by Anne Calder | Photos by Melanie Heaney

The six senior ice dance teams represented Canada, France, Russia, and the United States. The competitors included Olympic gold and silver medalists Tessa Virtue & Scott Moir (CAN), World silver medalists Maia Shibutani &Alex Shibutani (USA), two-time World Champions Gabriella Papadakis & Guillaume Cizeron (FRA), European bronze medalists Ekaterina Bobrova & Dmitri Soloviev (RUS), World silver medalists Madison Chock & Evan Bates (USA), and Four Continents gold medalists Madison Hubbell & Zachary Donohue (USA).

The teams earned their tickets to the Final with Grand Prix different performances levels. Virtue & Moir and Shibutani & Shibutani won two gold medals. Papadakis & Cizeron won gold and silver and Bobrova & Soloviev won gold and bronze. Chock & Bates and Hubbell & Donohue each won two silver medals. The six teams have previously competed at the GPF.

For the second time in two weeks, the ice dance community was treated to a record-breaking competition.

Short Dance

Canadians Tessa Virtue & Scott Moir took a 2.5 lead over the reigning USA champions, Maia Shibutani & Alex Shibutani. Papadakis & Cizeron of France were third, followed by the Russians Ekaterina Bobrova & Dmitri Soloviev and the two American teams – Madison Hubbell & Zachary Donohue and Madison Chock & Evan Bates.

Virtue & Moir used a medley of iconic Prince songs for the midnight blues and hip-hop rhythms. The program opened with a sharp and intricate level 4 not touching step sequence (hip hop) to “Kiss” that netted nine +3 GOE marks.

“It’s not hard to find the energy when you’re skating to Prince,” Virtue said.  “Right off the bat with that “Kiss” music, it’s infectious. We love the movement. We love the feeling; in fact, we have to bring the energy down a bit to control the emotions.”

The program hit all the key points in the slower sensuous blues pattern to “Five Women” and ended strongly with level 4 twizzles and a curve lift to “Purple Rain”.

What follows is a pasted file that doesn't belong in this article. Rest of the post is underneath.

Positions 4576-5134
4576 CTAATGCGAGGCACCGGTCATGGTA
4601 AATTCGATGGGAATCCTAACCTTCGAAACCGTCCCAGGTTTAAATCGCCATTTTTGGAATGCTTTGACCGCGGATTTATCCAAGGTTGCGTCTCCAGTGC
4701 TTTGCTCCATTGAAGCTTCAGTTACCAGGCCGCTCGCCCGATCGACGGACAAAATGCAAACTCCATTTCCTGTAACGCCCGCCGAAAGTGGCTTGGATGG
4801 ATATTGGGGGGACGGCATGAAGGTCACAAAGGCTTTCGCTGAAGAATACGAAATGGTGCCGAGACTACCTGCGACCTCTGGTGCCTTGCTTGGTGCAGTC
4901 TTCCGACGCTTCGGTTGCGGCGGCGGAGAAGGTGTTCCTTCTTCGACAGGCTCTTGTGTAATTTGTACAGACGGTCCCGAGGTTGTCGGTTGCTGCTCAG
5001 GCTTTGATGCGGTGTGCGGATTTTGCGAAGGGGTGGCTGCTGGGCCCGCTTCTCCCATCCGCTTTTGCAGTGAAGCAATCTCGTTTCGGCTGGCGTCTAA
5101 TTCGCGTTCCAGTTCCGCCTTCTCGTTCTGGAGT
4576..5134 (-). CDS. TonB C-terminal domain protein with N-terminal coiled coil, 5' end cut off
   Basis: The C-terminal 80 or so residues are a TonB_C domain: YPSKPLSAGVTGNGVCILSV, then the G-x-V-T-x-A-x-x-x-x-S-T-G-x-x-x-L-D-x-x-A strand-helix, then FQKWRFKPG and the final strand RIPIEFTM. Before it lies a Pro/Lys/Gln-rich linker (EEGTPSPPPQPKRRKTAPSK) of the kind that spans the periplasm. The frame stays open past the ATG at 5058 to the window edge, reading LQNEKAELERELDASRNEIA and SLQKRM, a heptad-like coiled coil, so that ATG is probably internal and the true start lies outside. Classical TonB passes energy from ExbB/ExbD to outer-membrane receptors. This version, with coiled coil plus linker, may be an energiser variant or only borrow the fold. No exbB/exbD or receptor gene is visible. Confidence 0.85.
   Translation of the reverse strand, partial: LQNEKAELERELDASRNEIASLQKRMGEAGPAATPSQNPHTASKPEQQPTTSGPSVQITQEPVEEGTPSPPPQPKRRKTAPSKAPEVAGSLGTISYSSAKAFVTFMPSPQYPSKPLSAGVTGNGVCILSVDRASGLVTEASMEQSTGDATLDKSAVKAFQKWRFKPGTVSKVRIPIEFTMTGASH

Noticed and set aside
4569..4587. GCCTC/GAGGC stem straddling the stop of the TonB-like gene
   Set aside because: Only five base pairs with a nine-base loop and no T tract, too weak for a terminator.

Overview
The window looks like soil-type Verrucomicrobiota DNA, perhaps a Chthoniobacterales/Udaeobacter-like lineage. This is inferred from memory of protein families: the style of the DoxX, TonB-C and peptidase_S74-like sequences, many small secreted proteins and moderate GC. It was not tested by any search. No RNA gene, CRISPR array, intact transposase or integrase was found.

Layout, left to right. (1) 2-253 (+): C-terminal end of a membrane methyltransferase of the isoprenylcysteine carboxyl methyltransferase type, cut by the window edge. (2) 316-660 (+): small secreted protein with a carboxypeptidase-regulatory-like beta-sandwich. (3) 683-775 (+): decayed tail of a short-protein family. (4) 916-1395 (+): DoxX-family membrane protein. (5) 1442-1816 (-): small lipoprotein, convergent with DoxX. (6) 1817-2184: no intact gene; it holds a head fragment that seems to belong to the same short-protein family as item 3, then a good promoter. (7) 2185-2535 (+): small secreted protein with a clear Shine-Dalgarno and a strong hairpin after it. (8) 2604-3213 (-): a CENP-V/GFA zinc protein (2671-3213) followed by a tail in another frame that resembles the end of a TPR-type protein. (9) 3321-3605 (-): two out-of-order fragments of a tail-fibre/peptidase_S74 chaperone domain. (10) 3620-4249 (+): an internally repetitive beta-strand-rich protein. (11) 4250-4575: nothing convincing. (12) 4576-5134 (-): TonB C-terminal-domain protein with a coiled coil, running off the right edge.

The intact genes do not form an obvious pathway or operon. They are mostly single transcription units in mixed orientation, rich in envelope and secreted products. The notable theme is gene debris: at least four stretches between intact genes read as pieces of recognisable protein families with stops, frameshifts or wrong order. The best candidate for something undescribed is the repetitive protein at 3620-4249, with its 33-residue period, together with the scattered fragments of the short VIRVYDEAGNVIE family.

The dance earned all +2 and +3 GOE marks and a record-setting 80.50 score.

“We really wanted to showcase the improvements we’ve made since NHK (Trophy),” Virtue noted. “Each competition is a stepping-stone.”

Shibutani & Shibutani picked “That’s Life” for both their blues and hip-hop short dance. They chose the Frank Sinatra vocal for the sultry midnight blues section. The siblings used the expertise of the American hip-hop band Quest Crew to create an original blend or mash up of Frank Sinatra and Jay Z for the hip-hop section.

The opening midnight blues pattern missed a key point and earned a level 3. The twizzles, not touching midline step sequence and rotational lift received level 4. The 77.97 score was a personal best and placed them second.

“Today was the strongest short dance of our season so far,” Maia said. “Since the Cup of China we have done a lot of work to improve our program. There is still a lot of room for growth, but the energy from the crowd was great, so tomorrow will be fun.”

Papadakis & Cizeron danced blues and a lively lindy loop to “Bittersweet” and “Diga Diga Doo”. The reigning World Champions earned level 4 for the blues pattern, lift, twizzles and not touching diagonal footwork, but a mistake on the partial step sequence was costly, and it received a level 2. The 77.86 score was only a slim .11 behind the Shibutanis.

“Of course we are disappointed,” Cizeron said. “That mistake cost us two levels. That’s a four-point difference at the end.”

“There were some good and some bad things today,” Papadakis noted.  “We had a mistake in a technical element, which cost us quite a few points, but we know what we have to work on, and that’s what we will do.  Overall it was a good program, and we really had a good feeling on the ice.”